SUPREME COURT STAYS TRIAL IN UJJAIN PROFESSOR H. S. SABHARWAL’S MURDER CASE

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STAYING the trial in the sensational Ujjain professor H S Sabharwal’s murder case, the Supreme Court on Wednesday asked the Madhya Pradesh government to explain what action it has taken against police officers who turned hostile witnesses. Concerned at the way police officers who witnessed the grisly killing of Sabharwal turned hostile, a bench of Justice Arijit Pasayat and D K Jain hoped that the case does not turn out to be another Best Bakery incident where all the witnesses turned hostile.

The apex court’s response came after the family of the slain professor moved an application seeking transfer of the case to Delhi and a CBI inquiry into the killings. The family sought transfer of the trial on the ground that though over 70 persons including police personnel, students and others were present when the incident took place, none of the witnesses were willing to testify freely as the accused belonged to the students’ wing of the ruling Bharatiya Janata Party.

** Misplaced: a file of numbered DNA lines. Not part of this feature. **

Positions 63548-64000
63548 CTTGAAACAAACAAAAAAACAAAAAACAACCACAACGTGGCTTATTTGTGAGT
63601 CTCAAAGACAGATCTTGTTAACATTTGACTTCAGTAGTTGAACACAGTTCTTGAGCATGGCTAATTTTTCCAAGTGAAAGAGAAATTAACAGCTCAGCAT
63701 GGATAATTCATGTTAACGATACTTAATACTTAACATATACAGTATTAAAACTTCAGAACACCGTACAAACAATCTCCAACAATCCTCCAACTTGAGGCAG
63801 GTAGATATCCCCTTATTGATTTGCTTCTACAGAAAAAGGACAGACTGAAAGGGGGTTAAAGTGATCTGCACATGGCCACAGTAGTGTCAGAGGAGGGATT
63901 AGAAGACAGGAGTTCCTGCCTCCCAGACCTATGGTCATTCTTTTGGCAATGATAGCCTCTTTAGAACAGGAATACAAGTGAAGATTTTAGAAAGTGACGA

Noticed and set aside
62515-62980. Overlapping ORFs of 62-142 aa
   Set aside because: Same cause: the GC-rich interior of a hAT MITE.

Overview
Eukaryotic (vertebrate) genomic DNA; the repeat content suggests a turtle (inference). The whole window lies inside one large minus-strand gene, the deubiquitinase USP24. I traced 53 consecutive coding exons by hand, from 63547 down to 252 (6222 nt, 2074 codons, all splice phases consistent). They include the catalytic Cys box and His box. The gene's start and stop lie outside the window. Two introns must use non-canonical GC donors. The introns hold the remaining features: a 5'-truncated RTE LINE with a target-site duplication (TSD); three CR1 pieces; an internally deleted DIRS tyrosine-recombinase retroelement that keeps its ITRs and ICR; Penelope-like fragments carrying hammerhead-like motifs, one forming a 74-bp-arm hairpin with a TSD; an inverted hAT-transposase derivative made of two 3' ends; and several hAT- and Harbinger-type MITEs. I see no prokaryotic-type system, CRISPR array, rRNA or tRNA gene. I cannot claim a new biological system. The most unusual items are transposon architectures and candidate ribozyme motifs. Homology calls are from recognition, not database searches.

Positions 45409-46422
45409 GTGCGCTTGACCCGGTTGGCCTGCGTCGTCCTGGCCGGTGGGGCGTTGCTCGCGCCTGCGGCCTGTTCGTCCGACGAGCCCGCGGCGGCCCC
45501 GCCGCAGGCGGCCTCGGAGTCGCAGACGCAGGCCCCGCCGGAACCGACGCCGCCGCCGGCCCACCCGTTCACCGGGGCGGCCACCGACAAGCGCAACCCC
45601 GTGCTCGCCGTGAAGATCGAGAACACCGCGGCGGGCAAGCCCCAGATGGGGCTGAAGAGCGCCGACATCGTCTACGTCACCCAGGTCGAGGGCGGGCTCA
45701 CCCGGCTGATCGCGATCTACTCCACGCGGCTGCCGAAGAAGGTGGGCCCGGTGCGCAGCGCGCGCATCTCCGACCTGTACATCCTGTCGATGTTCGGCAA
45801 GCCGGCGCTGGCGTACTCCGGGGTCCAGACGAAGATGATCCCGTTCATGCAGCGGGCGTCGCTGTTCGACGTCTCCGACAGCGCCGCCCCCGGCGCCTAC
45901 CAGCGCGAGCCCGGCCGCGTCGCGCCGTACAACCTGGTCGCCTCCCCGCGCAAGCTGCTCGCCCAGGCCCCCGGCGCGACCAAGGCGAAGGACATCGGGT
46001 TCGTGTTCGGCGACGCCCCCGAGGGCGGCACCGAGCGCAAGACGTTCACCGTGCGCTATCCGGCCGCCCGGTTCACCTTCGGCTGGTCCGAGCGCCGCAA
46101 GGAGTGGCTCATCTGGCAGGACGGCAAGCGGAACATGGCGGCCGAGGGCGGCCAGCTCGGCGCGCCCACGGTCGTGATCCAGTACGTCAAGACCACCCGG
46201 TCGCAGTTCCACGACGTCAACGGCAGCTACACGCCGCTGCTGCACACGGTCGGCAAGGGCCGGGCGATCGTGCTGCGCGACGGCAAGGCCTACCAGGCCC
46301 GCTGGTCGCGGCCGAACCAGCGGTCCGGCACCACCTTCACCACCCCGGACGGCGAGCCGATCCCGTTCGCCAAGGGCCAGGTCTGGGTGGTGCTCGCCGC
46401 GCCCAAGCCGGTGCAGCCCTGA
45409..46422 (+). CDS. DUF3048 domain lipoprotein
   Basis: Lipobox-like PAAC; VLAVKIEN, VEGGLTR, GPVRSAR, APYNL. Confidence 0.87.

“What action have you taken against those police officers who resiled from their earlier statements. Would not the trial be a mockery if your police officers turned hostile? Our anxiety is that every police officer will be given a clean chit. We have seen what has happened in the Best Bakery case,” the bench remarked to the BJP-ruled Madhya Pradesh government’s counsel who was present in the court.

In the Gujarat “Best Bakery case” all the accused were acquitted of the mass communal killings after the witnesses, which included some injured victims turned hostile. The petition alleged that five policemen Indravikram Singh, Dilip Tripathi, Dhara Singh Chawda, Shankar Rao Ghonghde and Sukhnandan who were initially roped in as prosecution witnesses turned hostile. Komal Singh Seneger, a staff member of the college who named the accused in front of the national media has now contradicted his own statement, the petition complained.
 
It was submitted that the investigating agency recorded the statements of 94 persons but brought on record only 45 statements. The petitioner complained that the statements of the witnesses were not recorded under Section 164 CrPC (by a magistrate) despite representations to the state’s Director General of Police.

H S Sabhawaral, a senior professor of the government college in Ujjain was beaten to death at the college campus on August 26, 2006 by students owing allegiance to the ABVP who were protesting against cancellation of elections to the students union.

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